The Oil Drum

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The Oil Drum

The Oil Drum is a web-based, interactive energy, peak oil and sustainability think tank and community devoted to the discussion of energy issues and their impact on society. The Oil Drum is facilitated by the Institute for the Study of Energy and Our Future, a Colorado non-profit corporation[1]. The site is a resource for information on many energy and sustainability topics, including peak oil, and related concepts such as oil megaprojects, Hubbert Linearization, and the Export Land Model. The Oil Drum has over 25 online contributors from all around the globe.

The Oil Drum was rated one of the top five sustainability blogs of 2007 by Nielsen Netratings[2], and is read by a diverse collection of public figures, including Roscoe Bartlett[3], Paul Krugman[4], James Howard Kunstler[5], Richard Rainwater[6], Matthew Simmons[7], and Radiohead[8]. In 2008, the site received the M. King Hubbert Award for Excellence in Energy Education from the U.S. chapter of the Association for the Study of Peak Oil and Gas (ASPO)[9].

The Oil Drum was started in March 2005 by Kyle Saunders (username "Prof. Goose"), a professor of political science at Colorado State University, and Dave Summers (username "Heading Out"), a professor of mining engineering at Missouri University of Science and Technology (then known as University of Missouri-Rolla)[10]. The site first rose to prominence following its coverage of the impact of Hurricanes Katrina and Rita on oil and gas production[11][12]. Since then, the staff has grown by dozens and the site has become well-known for rigorous, quantitative analysis of energy production and consumption[13]. Notable examples include editor Stuart Staniford's analysis of the depletion of Saudi Arabia's Ghawar oil field (Depletion Levels in Ghawar)[14] and Saunders's analysis of Chinese cement production and consumption (A Pretty Stunning Graph of World Cement Production)[15].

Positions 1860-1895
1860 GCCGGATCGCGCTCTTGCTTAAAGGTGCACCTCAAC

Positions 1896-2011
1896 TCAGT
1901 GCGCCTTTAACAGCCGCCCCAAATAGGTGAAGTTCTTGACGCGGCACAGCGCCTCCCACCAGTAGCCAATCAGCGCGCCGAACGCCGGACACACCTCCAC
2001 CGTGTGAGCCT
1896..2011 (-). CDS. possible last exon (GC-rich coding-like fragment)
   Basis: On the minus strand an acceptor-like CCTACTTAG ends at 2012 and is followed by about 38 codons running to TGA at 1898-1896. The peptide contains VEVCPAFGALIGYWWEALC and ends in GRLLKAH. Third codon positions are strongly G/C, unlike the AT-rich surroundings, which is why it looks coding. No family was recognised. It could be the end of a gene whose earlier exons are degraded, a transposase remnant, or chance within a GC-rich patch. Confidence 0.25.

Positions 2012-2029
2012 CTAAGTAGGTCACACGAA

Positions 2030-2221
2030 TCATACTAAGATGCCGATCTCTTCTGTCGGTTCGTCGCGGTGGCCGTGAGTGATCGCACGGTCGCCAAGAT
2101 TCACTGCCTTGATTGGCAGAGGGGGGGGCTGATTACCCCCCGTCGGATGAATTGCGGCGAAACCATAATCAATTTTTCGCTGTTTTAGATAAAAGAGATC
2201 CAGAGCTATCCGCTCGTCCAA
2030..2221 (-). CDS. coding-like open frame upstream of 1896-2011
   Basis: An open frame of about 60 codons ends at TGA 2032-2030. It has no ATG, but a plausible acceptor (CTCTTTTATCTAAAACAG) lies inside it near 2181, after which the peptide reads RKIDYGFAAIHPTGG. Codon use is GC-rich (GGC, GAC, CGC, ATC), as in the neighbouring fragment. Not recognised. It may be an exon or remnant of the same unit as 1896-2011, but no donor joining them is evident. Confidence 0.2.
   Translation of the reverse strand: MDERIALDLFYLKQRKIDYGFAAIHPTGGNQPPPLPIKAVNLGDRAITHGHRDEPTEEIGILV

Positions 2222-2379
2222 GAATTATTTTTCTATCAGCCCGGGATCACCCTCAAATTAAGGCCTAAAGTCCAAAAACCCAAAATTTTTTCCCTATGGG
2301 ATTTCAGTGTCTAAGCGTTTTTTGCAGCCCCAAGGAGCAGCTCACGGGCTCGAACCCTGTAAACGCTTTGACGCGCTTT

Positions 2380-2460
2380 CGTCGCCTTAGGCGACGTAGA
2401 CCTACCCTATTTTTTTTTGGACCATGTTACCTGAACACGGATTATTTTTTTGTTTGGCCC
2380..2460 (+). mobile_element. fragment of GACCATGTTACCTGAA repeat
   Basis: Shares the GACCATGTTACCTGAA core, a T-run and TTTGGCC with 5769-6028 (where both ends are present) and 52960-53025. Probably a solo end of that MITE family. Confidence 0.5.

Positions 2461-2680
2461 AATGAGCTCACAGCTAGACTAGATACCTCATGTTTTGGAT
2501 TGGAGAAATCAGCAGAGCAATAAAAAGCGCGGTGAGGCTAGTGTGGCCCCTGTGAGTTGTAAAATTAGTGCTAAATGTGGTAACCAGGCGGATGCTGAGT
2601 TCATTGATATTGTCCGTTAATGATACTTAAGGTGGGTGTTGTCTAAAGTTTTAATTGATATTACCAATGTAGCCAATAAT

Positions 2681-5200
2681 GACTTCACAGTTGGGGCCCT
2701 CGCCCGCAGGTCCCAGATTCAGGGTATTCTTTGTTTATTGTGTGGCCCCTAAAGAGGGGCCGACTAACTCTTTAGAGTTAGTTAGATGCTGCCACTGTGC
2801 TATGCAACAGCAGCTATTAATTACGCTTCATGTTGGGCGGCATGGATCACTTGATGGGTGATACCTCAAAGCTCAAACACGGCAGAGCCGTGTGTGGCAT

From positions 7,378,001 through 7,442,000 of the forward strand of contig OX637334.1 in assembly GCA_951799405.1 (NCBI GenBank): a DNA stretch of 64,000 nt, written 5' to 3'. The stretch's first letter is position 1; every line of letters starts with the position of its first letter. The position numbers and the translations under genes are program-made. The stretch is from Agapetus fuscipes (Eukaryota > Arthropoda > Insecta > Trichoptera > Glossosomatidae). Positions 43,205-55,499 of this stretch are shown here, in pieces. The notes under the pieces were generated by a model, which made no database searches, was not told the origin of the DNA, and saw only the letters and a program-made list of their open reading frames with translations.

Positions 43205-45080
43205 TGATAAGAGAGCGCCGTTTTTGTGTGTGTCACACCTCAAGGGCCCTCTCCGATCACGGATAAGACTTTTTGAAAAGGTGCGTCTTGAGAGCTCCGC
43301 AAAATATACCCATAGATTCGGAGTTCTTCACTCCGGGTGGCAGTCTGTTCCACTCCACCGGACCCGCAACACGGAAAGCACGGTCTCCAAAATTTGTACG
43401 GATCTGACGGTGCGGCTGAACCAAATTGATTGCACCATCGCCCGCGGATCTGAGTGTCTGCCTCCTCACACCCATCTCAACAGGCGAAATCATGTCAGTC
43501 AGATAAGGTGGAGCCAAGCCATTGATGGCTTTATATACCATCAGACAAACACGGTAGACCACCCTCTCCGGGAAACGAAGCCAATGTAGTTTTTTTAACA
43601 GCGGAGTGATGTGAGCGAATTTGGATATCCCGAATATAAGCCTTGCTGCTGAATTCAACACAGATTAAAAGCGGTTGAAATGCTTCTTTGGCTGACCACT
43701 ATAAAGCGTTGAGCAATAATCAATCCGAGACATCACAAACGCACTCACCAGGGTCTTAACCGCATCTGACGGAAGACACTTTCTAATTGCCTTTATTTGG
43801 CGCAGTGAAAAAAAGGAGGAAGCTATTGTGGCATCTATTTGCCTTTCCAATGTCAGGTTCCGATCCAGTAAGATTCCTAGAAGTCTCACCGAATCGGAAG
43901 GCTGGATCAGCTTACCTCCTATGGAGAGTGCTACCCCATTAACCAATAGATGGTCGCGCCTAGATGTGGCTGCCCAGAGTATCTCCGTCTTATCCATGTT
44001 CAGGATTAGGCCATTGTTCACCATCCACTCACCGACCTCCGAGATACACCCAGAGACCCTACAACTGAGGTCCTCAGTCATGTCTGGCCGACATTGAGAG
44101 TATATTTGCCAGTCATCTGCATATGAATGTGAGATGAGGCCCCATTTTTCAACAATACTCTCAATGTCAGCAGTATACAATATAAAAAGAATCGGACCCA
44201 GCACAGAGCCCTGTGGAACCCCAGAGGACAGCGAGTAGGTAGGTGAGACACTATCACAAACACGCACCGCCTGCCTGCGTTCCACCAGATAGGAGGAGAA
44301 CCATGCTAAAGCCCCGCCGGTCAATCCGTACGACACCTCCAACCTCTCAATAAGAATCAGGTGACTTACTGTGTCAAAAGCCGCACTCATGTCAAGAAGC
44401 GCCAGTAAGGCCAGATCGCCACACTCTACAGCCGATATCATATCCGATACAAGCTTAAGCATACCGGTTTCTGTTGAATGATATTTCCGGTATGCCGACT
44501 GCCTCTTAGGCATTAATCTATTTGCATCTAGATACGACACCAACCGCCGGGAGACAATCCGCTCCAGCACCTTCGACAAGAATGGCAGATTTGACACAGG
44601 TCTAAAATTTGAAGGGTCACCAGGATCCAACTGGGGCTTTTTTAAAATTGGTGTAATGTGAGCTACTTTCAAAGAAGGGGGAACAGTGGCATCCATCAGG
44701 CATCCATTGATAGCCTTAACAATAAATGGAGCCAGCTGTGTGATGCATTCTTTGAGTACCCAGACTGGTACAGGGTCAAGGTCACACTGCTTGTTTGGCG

The site has steadily increased its global reach by adding localized sites for Europe, Canada, and Australia/New Zealand, as well as a site about local activism.

The site started out on the Blogger platform, moved to Scoop in August 2005, and to Drupal in December 2006[16].


  1. "Support The Oil Drum". The Oil Drum. 2009-04-22. 
  3. Bartlett, Roscoe (2008-02-28). "Congressional Record: PEAK OIL". 
  4. Krugman, Paul (2008-04-19). "Commodity prices: Deja vu all over again". New York Times. "…the peakers I read…" 
  5. Kunstler, James Howard. "Jim Kunstler's Forecast 2007". "…the web's best oil debate site…" 
  6. Ryan, Oliver (2005-12-26). "The Rainwater Prophecy". Fortune (magazine).  Reference appears in print version only; corroborated by .
  7. Pulplava, Jim (2007-08-07). "Financial Sense Newshour: The GAO Report on Peak Oil". Financial Sense Online. "…the most sophisticated energy blog on the internet…" 
  8. "DEAD AIR SPACE". Radiohead. Archived from the original on 2007-08-16. 
  9. "2008 ASPO-USA Peak Oil Conference Proceedings". 
  10. "Staff Biographies". The Oil Drum. 
  11. Vallance, Chris (2005-08-29). "Up All Night Pods and Blogs program summary". BBC Radio 5 Live. 
  12. Maciulis, Tony (2005-09-22). "Connected: Coast to Coast: What's on the show Wednesday". MSNBC. 
  13. Lavelle, Marianne (2008-01-07). "Beyond the Barrel: The Oil Drum: $100 a Barrel Quickens the Beat". U.S. News & World Report. 
  14. Hamilton, James D. (October 2007). "Running Dry". Atlantic Monthly. 
  15. "All Things Considered: Cement Contributes to China's Bad Climate Rap". National Public Radio. 2008-06-21. 
  16. "Software upgrade". The Oil Drum. 2008-12-25. 

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